Ann: Well I personally have not seen all of these protests. But from what I understand from having talked to folks who have worked with these people – such as human rights lawyers – they tend to be upset over land grabs, not democracy. The farmers and other citizens felt they weren’t paid enough for their property when the local government officials took over their land for other uses. The Chinese government needs to come up with a better solution than what they have today in order to make sure that their citizens are satisfied with the outcomes. It will take some time for them to figure out the right balance. I think the government in China is very worried like any other government where protests become more prevalent. We see evidence in the U.S. as well. These kids (in the U.S.) who weren’t even violent were being pepper sprayed by American police. Unfortunately, you see government crossing the line and getting abusive when it comes to protesters in almost all nations. There must be a better balance.
Allen: What about bloggers?
Ann: The blogosphere in China is also very active. There are millions of blogs out there. There are obviously hundreds of millions of Weibo accounts where people are blogging about everything. Yes, I understand some of these sites get taken down. They get into very controversial territory regarding certain sensitive areas. However when I was in China, I witnessed a lot of very ferocious debates about government and economic policies. I think that for the most part, there is pretty widespread freedom of speech and debate, even when it is obviously censored in certain areas. And I would say it’s probably the same thing in the U.S. You don’t find people advocating joining Al Qaeda in the U.S. Those would be taken down.
Allen: Those are probably illegal. They probably would be deemed terrorist cells.
Ann: Exactly. We call it censorship in China. At home, it’s national security. It’s the same exact thing, with different spins. It’s pretty much the same in all nations when you are talking about this freedom of speech. There is freedom as defined by the government.
Allen: How come it’s so difficult to get a certain perspective out? It’s not that they have to agree with us. But even just to get the word out – why is there so much resistance? What is wrong with the system here?
Ann: Well people can get the word out with social media – if you are blogging or tweeting about it. Do you mean the mainstream media?
Allen: Yes. So it’s only by going to the mainstream media that you can have real influence. Sure you can go viral through blogs or tweets, but I think the gateway for freedom of speech the majority of time is still through mass media. The social media sort of just reflects the norm set there most of the time.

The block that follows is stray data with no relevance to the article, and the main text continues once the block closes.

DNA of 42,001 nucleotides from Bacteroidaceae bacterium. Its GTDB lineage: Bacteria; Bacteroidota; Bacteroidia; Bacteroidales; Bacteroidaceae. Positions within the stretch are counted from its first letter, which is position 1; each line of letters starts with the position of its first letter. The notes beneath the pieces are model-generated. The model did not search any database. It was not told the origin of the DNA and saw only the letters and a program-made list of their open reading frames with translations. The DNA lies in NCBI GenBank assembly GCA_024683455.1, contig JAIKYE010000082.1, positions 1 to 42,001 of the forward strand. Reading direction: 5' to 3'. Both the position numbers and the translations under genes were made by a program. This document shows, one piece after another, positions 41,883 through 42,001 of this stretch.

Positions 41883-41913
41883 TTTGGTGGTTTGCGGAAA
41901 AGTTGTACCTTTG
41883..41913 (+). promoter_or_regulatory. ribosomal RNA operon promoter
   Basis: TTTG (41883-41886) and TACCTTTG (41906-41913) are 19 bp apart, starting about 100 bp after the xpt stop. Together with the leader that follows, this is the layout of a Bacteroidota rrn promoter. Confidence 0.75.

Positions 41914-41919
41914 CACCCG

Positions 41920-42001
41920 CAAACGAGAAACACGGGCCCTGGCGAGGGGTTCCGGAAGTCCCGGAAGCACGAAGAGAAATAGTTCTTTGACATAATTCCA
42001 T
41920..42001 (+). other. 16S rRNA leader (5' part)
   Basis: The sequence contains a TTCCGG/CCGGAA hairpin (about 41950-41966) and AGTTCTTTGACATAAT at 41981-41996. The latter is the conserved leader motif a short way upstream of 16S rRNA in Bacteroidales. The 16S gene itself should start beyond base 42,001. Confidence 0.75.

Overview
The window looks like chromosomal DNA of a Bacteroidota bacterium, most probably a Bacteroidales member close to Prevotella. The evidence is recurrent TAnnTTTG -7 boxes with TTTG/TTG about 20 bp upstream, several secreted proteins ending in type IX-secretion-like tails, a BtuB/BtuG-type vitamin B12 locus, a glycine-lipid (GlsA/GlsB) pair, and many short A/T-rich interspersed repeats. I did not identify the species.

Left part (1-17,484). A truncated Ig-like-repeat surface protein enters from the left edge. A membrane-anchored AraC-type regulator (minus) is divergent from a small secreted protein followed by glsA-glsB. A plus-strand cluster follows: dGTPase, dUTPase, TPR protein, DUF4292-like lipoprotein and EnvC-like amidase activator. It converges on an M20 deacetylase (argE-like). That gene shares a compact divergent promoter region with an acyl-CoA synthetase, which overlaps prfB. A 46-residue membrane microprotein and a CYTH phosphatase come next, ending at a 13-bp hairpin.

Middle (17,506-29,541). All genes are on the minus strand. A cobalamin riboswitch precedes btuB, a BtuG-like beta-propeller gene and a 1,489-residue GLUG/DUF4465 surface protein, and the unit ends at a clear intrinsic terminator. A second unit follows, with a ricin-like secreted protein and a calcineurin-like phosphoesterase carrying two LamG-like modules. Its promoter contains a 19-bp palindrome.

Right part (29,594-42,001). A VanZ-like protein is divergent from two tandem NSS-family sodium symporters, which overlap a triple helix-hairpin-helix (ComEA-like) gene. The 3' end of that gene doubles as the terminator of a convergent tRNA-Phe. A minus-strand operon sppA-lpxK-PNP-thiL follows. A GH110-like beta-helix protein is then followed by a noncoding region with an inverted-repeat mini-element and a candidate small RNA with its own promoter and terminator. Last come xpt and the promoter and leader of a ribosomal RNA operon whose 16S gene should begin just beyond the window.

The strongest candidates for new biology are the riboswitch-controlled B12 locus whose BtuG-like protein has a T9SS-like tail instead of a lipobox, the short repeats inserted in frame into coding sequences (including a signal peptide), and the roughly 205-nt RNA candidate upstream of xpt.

Ann: Absolutely, but the large media companies are controlled by very powerful elites, and they clearly have their interests which are to maintain the status quo. They also have friends who are powerful in other industries so they don’t have an interest in offering the same platform to everybody. This is true for many other nations around the world too.
YinYang: Could you weigh in on what you think the amount of Western perspective that is in the Chinese mainstream press vs. the other way around the amount of Chinese perspectives in the mainstream western press.
Ann: Chinese perspectives in the Western mainstream press is almost non-existent. I cannot think of a single Chinese columnist here in the U.S. with the name recognition and reach of Tom Friedman or Paul Krugman. I know whenever I speak I have so many Asians coming up to me after my speeches thanking me. They say that I am making a space to articulate something that a lot of them have on their minds but are afraid to say. And then the older generation tells me that the Chinese basically have a problem of not sticking together. The Chinese are like a pile of sand where everyone just deals with their own issues; they will be model citizens like being a good doctor or a good engineer, but often stay clear from politics. And this has really obviously turned out to bite back because we know that all of government is about politics. Some of them are starting to recognize that their absence in politics is very damaging to the Asian American community. But most are slow in realizing that. It’s not in their culture, and the politics reflect it. It’s clear that whenever there is China bashing, another perspective on China is rarely heard. A similar Asian prejudice prevailed with Japan a couple of decades ago when they were painted as the villains taking over the world. Balanced reporting with an Asian perspective is missing, and the fault partly lies with Asian Americans historically not taking an interest in this area.
YinYang: And for that we really applaud you for your efforts and your book. So can you speak the other side, the Chinese media in your experience, how much of the Western perspective is being put out there within the Chinese mainstream media.
Ann: Well I’d say it’s much more open. When I was in China I saw plenty of American programs aired there. There was easy access to news like CNN, reality shows like American Idol, and sitcoms like Friends. So plenty of American culture was being exported to China. But not many Americans here can name a single Chinese program. And while many Chinese can speak English, I can’t tell you there are equal numbers of Americans who can speak Mandarin.